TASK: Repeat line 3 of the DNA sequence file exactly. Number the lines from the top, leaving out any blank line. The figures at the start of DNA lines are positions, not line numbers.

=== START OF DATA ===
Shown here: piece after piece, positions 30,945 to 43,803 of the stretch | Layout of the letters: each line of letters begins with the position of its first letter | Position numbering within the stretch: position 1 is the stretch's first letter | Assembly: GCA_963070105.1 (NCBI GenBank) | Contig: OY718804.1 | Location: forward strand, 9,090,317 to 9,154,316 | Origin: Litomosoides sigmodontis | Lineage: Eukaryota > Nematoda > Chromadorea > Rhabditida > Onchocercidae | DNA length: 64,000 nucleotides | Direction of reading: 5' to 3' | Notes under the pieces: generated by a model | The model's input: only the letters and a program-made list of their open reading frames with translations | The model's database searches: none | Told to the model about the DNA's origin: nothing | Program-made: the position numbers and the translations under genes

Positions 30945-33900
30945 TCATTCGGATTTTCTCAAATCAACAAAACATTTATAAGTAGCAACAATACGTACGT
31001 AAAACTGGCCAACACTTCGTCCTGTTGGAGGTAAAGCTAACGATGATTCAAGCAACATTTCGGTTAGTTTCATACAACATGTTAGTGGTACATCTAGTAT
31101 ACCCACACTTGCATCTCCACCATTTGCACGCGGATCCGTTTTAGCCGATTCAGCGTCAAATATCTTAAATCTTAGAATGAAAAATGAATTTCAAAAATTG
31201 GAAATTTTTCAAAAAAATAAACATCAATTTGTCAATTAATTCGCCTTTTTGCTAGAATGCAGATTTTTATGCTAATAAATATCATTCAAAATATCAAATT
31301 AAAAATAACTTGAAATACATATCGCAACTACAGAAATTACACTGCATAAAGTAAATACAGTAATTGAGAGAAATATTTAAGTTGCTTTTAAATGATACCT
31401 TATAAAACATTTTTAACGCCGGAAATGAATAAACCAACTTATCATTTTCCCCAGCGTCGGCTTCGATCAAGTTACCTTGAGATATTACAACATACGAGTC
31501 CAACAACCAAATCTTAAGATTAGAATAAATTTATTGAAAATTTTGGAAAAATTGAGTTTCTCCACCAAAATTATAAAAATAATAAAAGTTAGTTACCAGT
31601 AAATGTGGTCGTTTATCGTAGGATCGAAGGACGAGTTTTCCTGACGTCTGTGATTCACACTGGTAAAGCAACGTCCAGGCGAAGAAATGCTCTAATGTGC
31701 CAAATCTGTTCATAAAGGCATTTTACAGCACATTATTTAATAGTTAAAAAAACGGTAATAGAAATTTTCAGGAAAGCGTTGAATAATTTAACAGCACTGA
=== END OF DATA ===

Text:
30945 TCATTCGGATTTTCTCAAATCAACAAAACATTTATAAGTAGCAACAATACGTACGT